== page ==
The star magnolia (Magnolia stellata) looks like a delicate tree but is actually the hardiest magnolia. Gardeners can be easily deceived by the tree's appearance in spring, when the leafless branches are covered in star-like, white flowers with narrow petals. Consider adding the star magnolia to your landscape. With the proper site and basic care, a star magnolia will be a garden star for years to come. Provide the tree with moist, acidic soil with plenty of organic matter. Happy as a large shrub or pruned in the form of a tree, the star magnolia is successful as part of a group or as a specimen plant.
Planting and Culture
Plant the tree in a northern or eastern part of your garden where the tree will not be encouraged to bloom early. The will prevent the flowers on a star magnolia from being ruined by a late frost.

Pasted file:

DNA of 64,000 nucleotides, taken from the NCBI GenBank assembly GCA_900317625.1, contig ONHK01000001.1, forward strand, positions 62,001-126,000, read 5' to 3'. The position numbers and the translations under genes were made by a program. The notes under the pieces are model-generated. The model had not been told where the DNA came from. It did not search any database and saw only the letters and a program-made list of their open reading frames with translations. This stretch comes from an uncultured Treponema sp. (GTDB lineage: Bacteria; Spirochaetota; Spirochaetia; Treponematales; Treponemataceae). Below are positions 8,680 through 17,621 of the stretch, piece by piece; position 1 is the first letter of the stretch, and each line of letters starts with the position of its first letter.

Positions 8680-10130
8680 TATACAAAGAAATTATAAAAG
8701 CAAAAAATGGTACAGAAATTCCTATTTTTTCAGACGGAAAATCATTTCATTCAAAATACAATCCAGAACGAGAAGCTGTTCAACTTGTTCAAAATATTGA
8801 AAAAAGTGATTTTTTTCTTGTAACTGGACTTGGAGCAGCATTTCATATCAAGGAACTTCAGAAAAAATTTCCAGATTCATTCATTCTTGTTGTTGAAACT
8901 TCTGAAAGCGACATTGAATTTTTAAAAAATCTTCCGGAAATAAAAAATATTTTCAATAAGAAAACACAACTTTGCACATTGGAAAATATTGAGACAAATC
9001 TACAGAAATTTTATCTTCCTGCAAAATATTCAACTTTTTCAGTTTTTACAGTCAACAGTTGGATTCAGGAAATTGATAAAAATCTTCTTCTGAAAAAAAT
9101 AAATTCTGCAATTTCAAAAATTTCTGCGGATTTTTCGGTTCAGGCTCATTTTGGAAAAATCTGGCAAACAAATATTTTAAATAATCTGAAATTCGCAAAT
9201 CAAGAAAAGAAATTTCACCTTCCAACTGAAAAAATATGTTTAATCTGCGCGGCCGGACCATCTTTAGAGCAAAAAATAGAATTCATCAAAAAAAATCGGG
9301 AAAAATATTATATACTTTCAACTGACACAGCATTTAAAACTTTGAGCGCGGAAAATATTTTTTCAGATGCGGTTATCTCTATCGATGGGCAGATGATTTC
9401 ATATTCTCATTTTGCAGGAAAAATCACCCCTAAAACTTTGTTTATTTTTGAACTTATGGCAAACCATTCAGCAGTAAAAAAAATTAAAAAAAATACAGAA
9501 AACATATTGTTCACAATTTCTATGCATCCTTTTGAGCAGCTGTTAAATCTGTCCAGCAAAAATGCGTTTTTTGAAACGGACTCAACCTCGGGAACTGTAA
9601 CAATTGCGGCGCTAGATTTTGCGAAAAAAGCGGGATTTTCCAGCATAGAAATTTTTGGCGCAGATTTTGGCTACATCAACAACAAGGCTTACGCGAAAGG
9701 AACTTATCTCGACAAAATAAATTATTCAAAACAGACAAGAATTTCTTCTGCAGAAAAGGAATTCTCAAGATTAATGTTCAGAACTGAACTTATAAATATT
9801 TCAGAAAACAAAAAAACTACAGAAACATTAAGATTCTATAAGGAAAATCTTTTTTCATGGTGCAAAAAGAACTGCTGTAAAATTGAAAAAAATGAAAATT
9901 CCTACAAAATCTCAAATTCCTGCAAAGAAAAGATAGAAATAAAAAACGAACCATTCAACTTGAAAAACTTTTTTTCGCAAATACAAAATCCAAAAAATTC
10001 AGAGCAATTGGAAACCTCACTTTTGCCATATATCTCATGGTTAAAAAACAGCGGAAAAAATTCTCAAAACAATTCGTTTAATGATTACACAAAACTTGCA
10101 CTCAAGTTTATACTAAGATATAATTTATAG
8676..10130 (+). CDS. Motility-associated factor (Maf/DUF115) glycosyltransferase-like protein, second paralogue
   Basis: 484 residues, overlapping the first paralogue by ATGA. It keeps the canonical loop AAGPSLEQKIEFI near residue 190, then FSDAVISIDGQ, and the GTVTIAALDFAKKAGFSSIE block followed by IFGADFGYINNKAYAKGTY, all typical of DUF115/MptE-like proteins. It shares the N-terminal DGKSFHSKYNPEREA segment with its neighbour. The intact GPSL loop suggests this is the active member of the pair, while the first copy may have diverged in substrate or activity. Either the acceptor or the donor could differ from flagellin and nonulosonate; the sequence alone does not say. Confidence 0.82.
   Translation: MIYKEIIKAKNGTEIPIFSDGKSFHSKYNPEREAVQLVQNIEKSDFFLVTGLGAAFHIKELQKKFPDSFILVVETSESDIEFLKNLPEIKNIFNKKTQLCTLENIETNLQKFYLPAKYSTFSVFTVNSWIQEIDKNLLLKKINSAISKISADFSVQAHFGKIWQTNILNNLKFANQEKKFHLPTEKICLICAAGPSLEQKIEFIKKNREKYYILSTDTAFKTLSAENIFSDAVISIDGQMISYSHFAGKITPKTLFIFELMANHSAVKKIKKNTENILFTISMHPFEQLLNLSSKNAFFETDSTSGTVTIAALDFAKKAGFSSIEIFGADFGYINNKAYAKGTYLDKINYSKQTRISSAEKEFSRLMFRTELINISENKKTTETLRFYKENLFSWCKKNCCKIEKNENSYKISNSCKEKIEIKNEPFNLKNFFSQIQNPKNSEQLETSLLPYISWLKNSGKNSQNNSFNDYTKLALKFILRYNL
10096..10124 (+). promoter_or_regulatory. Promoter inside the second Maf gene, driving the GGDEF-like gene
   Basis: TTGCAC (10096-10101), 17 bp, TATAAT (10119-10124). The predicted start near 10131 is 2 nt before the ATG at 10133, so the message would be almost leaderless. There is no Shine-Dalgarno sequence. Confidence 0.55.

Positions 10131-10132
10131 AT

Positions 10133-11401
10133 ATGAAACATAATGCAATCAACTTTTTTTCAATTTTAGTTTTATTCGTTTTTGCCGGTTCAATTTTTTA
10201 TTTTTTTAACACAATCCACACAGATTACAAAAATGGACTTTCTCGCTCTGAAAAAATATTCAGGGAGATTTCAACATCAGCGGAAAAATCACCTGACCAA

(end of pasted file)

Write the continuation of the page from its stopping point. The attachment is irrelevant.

Put on your garden gloves and use your shovel to dig a hole 6 inches deeper and wider than the root ball. Remove the soil and place it in a wheelbarrow or on a piece of burlap. Mix one part compost to three parts soil, stirring with your shovel. Gradually replace the soil mixture in the planting hole, filling it until the tree can be placed in the hole and the top of the root ball is just a few inches below ground level. Fill in the rest of the hole and press the soil mixture in gently.
Water the star magnolia well with your hose. Ensure that the tree has a steady supply of water. During dry weather, water the tree regularly and deeply.
Mulch with organic matter that maintains acidic soil. Choose pine needles or other mulch and apply annually. Mulch in a 4-inch layer on the ground from within a few inches of the trunk out to the tips of the branches.
Snip the lower branches off the maturing shrub using your pruners if you prefer a tree form in your landscape. Use your pruners on branches less than one-half inch in diameter. Do not cut into the "collar" on the trunk where it moves out to form the branch.